Scheduling async tasks

It's very common for a XAML application (or really, any kind of application) to have to load a good amount of data on startup to populate its initial state. When doing so it is often important to avoid blocking the UI, for example while reading the filesystem or fetching data from an external API, as we have no idea how long those operations will take. For this reason we generally want data to be fetched from a worker thread, in an asynchronous fashion, while keeping the UI reactive to user actions.

It's of course not limited to the initial state, we want to be able to do asynchronous work almost every time the user clicks on a button or edit a text box.

In the .net world async work can be easily managed by using System.Threading.Tasks.Task, a class representing asynchronous operations and for which C# has nice syntaxic sugar in the form of the (now quite common) async/await keywords.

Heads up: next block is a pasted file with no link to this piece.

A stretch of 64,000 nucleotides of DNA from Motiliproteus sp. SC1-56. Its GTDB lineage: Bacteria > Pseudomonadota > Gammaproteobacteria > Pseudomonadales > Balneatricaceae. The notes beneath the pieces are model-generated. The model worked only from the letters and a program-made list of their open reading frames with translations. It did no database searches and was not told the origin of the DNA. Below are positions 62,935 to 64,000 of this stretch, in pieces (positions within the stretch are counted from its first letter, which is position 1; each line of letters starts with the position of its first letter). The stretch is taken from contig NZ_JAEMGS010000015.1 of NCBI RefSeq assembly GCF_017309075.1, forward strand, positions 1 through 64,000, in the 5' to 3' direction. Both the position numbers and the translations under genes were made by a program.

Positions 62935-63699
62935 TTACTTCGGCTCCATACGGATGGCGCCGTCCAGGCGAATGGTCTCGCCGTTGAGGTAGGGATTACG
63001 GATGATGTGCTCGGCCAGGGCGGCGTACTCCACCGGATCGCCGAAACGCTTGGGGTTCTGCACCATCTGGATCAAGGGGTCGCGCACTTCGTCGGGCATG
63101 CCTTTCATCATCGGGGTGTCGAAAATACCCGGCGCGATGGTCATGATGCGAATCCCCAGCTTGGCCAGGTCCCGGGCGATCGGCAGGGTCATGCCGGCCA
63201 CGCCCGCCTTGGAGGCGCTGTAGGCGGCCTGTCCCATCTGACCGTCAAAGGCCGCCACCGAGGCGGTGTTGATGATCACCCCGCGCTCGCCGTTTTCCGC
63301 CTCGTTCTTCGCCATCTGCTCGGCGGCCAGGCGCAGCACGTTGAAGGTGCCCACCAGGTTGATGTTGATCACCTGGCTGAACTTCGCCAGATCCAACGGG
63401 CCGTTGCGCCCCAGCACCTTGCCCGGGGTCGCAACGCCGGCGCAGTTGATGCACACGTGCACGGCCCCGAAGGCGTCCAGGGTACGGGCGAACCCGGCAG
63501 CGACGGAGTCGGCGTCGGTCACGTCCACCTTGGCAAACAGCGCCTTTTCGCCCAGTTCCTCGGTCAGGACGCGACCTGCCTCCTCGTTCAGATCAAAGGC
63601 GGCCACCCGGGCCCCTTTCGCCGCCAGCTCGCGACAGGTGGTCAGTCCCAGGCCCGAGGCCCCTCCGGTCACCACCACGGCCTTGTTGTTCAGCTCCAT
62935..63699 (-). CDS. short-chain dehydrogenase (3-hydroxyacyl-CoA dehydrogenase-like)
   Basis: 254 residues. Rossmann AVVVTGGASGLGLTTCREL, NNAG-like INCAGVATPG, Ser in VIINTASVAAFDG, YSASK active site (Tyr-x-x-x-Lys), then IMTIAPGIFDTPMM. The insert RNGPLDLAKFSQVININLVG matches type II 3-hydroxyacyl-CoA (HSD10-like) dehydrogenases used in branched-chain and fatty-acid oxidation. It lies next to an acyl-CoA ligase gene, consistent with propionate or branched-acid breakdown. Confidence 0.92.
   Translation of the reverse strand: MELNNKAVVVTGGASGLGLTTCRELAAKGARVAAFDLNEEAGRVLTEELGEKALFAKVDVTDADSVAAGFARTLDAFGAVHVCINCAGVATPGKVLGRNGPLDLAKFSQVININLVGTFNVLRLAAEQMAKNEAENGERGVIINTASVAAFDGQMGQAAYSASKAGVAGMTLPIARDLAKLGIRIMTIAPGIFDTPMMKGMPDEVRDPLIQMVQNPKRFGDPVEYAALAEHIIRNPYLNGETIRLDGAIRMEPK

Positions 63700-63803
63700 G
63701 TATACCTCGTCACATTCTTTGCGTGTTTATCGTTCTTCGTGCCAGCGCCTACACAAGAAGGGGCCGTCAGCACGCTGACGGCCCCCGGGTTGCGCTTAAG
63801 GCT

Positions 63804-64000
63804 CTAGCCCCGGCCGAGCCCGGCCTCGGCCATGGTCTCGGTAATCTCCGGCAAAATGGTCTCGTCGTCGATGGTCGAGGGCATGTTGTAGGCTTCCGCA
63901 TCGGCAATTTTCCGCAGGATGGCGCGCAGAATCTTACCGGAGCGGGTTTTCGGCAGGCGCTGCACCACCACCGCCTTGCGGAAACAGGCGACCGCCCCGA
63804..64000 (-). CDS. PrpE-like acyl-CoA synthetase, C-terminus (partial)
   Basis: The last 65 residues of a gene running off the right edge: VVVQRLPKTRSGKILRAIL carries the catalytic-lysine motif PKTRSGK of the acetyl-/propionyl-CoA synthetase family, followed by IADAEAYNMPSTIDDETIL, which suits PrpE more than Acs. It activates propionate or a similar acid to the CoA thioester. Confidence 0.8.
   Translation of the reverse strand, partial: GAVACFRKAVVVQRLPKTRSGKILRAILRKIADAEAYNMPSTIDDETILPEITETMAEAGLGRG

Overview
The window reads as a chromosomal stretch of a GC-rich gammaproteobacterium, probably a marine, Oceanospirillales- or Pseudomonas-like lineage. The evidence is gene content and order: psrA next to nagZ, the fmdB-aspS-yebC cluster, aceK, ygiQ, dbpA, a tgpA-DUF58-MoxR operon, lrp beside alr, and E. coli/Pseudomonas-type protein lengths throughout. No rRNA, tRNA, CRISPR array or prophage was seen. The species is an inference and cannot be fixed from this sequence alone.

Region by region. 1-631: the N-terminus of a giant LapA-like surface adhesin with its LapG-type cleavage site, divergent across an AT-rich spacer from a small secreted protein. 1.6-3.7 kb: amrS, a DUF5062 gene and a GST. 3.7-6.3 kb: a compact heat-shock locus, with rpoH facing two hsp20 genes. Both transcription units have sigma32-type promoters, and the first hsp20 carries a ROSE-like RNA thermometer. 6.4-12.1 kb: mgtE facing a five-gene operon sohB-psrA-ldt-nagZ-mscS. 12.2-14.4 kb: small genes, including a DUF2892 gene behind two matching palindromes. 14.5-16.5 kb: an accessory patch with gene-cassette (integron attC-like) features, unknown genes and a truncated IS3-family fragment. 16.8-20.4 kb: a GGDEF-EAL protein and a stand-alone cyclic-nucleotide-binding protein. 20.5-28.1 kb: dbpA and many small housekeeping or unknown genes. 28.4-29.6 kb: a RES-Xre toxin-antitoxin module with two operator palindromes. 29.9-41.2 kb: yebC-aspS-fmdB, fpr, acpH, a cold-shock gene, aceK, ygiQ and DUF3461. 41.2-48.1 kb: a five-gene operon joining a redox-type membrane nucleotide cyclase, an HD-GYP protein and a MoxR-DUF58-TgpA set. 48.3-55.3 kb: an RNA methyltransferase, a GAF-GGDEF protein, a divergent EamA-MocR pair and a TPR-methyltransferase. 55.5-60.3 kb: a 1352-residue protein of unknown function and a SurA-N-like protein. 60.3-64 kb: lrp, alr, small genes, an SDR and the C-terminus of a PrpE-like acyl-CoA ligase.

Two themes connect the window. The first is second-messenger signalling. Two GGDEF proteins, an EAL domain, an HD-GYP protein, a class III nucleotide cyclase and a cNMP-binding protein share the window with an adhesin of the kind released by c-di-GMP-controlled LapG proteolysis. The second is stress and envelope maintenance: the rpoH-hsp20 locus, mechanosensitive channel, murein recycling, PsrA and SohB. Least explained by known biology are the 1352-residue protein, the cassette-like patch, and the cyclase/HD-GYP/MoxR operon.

The general pattern to do async in a XAML context is the fo...

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Alternative title: "Fix 'Microsoft Learn' examples for 2021".

I am following Microsoft simple introduction to building Windows 10 native applications (see their Windows Learn course). Unfortunately everything is always changing fast (and breaking everything) in the software world and their first XAML example does not build anymore.

After spending a few hours to fix my build I understand enough of the problem to write this short article.

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